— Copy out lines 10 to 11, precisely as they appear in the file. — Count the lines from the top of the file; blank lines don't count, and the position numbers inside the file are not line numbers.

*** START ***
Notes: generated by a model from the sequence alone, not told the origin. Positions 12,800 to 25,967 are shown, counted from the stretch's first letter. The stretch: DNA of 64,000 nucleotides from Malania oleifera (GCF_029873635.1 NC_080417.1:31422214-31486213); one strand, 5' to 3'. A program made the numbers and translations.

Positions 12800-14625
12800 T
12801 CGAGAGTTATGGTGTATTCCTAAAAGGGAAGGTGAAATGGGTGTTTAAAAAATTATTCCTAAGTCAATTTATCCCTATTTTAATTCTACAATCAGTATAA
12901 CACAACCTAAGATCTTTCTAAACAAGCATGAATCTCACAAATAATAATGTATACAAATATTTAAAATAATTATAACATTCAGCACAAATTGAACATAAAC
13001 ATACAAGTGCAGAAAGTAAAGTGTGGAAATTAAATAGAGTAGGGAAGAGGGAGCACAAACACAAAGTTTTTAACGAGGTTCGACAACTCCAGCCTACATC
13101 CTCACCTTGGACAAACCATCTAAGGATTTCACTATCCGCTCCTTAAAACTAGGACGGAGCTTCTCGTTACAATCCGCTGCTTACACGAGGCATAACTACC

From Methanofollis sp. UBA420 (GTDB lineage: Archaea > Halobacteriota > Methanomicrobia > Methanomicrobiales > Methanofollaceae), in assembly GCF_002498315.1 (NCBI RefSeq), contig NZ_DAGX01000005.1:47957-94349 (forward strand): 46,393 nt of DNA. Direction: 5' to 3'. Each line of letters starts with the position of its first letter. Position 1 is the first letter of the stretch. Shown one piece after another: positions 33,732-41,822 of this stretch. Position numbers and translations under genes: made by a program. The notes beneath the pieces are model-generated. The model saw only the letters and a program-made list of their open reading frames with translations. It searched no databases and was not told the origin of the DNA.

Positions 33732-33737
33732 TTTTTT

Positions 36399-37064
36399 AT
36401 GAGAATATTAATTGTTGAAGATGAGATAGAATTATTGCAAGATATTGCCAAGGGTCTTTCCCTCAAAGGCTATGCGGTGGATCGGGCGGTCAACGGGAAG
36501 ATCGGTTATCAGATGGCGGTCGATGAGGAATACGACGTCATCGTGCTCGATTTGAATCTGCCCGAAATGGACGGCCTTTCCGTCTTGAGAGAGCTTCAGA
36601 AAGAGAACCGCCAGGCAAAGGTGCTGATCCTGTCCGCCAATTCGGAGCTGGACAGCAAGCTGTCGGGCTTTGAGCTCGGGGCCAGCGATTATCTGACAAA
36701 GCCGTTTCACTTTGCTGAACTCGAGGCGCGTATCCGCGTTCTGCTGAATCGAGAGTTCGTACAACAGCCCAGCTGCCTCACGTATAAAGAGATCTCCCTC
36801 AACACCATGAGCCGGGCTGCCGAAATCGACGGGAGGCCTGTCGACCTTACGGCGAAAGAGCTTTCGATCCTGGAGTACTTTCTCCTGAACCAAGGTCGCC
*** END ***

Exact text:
33732 TTTTTT

Positions 36399-37064